Propane inventories saw a 500,000/bbl build this week, compared to a 600,000/bbl draw one year ago this week. Inventory levels remain in the lower portion of the seven year historical range, as seen in the graph below. Here is the build/draw data for the same time period over the past several years:
So a 500,000 build for this week isn’t a statistical outlier relative to recent times. Let’s take a look at the total inventory build/draws for the last EIA reporting week of March in each listed year compared to the total’s after the following four reports, which puts us close to the end of each April in the year’s shown..or in other words, what happened the four weeks following the final reporting period of March:
So out of the seven years shown, there have been three other years where the start of April inventory build pace has been slower than this year, which are shown in bold above.
All of which is to say that the start of this year’s inventory building time frame feels ‘slow’, it’s in the middle of the pack relative to trajectory among the last seven years. Here are the peak inventory build numbers for the same years listed above:
2021: To Be Determined
2020: 100.84 (10/2/20)
2019: 100.69 (9/11/19)
2018: 84.53 (10/30/18)
2017: 82.18 (9/4/17)
2016: 104.0 (9/25/16)
2015: 106.2 (11/13/15)
Here are the Conway and TET monthly price averages for the years we have been showing, for the month in which the inventory high was reached. For example, for 2020, the inventory high was reached in October, so the number below will show the monthly average in Conway and TET for the month of October, 2020. Conway values are displayed first:
2021: To Be Determined
2020: 52.5 / 52.0
2019: 38.9 / 44.9
2018: 79.2/ 95.6
2017: 84.3 / 88.8
2016: 44.5 / 49.6
2015: 38.8 / 42.2
The years that had the highest propane monthly averages also correlate to the years that had the lowest propane inventory peaks; 2017 & 2018. Those two years were also among the three lowest late April national inventory years as seen in the first set of numbers from above, along with 2020. As we all know, 2020 was a hectic year that saw markets being influenced by unprecedented demand factors relative to COVID-19, so it’s hard to draw anything from last year’s numbers.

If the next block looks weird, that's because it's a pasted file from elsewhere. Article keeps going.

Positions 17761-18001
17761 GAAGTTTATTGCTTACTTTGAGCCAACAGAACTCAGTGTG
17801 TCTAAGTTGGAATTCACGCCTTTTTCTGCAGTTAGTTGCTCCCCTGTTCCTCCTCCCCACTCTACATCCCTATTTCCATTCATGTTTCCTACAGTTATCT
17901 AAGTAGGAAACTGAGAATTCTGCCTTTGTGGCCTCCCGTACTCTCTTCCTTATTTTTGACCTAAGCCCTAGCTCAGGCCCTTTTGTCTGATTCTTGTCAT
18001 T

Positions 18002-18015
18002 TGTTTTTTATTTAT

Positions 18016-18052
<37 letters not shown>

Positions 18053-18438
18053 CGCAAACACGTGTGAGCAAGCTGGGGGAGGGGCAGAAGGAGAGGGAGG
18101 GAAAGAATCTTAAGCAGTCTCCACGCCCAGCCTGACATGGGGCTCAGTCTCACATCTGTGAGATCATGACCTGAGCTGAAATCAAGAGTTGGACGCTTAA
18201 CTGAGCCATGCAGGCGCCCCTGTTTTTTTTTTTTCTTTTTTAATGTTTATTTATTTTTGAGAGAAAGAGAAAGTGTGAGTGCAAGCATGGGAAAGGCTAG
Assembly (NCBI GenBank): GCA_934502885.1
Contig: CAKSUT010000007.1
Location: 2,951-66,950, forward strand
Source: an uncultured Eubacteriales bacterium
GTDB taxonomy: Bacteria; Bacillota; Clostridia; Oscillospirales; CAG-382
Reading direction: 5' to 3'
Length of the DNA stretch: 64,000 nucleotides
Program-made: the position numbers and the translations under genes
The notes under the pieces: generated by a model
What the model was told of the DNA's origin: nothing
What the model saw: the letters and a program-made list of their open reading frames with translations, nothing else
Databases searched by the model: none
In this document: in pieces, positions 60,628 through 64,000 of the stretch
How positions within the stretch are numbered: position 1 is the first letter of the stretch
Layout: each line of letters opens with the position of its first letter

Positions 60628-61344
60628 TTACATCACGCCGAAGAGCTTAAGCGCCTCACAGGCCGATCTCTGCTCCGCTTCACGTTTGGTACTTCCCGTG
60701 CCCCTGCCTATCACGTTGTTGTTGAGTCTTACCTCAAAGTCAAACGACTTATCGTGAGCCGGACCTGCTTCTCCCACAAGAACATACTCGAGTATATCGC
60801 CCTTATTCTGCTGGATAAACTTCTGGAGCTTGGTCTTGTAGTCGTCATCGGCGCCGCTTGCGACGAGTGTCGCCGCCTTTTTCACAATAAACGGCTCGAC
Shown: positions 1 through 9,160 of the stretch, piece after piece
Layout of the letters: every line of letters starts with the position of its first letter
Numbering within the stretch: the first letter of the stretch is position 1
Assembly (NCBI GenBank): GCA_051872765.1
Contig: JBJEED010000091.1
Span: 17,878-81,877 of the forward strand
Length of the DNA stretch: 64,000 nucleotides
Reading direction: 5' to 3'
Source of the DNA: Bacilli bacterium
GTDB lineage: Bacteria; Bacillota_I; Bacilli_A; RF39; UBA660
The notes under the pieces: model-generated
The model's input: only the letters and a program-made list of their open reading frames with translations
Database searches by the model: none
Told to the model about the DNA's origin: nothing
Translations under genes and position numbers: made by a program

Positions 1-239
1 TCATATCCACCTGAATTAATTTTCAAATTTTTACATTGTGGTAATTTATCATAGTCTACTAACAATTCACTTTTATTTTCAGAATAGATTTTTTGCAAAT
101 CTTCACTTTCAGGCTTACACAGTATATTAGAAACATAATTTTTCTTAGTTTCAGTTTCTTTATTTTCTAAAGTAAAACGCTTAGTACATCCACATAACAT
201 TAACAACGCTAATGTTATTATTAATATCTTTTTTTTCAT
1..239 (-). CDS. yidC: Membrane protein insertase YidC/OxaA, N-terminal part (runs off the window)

When I began embarking on this statistical comparison, my hypothesis was that we should see higher propane values in the fall in 2017 & 2018 than in the other sampled years due to the fundamentals of supply and demand and the psychological impacts of the ‘lower’ inventory levels. For this small data sampling, that came to bear. The 2017 build season started from a point lower than where we are now, while the 2018 build season started from a much higher point, but had the lowest valley to peak inventory build summer of the listed group.
When you factor in the massive export capabilities we have now compared to past years and how export economics are still very favorable for foreign buyers of US propane, the rate of the 2021 build season will be one of the more important factors impacting spot propane prices for this coming home heating season. Adding to this, we have the ongoing and real political drama of the Line 5 situation in Michigan. Should Line 5 be shut down, differential or basis values in the Great Lakes region would likely be forced to the upside, even if hub values at Conway and Mt Belvieu do not.
I realize several of you are making index contract decisions right now and it’s never an easy choice. But these are just some of the factors that you must consider this year as you lay out your supply plan and look to mitigate as many risks as possible from your supply. If Line 5 goes down, the spillover impact into other markets (West to Chicago and East into Pennsylvania and beyond relative to pressure on spot rail rates, not to mention the impacts to Canadian sourced rail values) could carve a wide swath of impact.
It’s always something, isn’t it?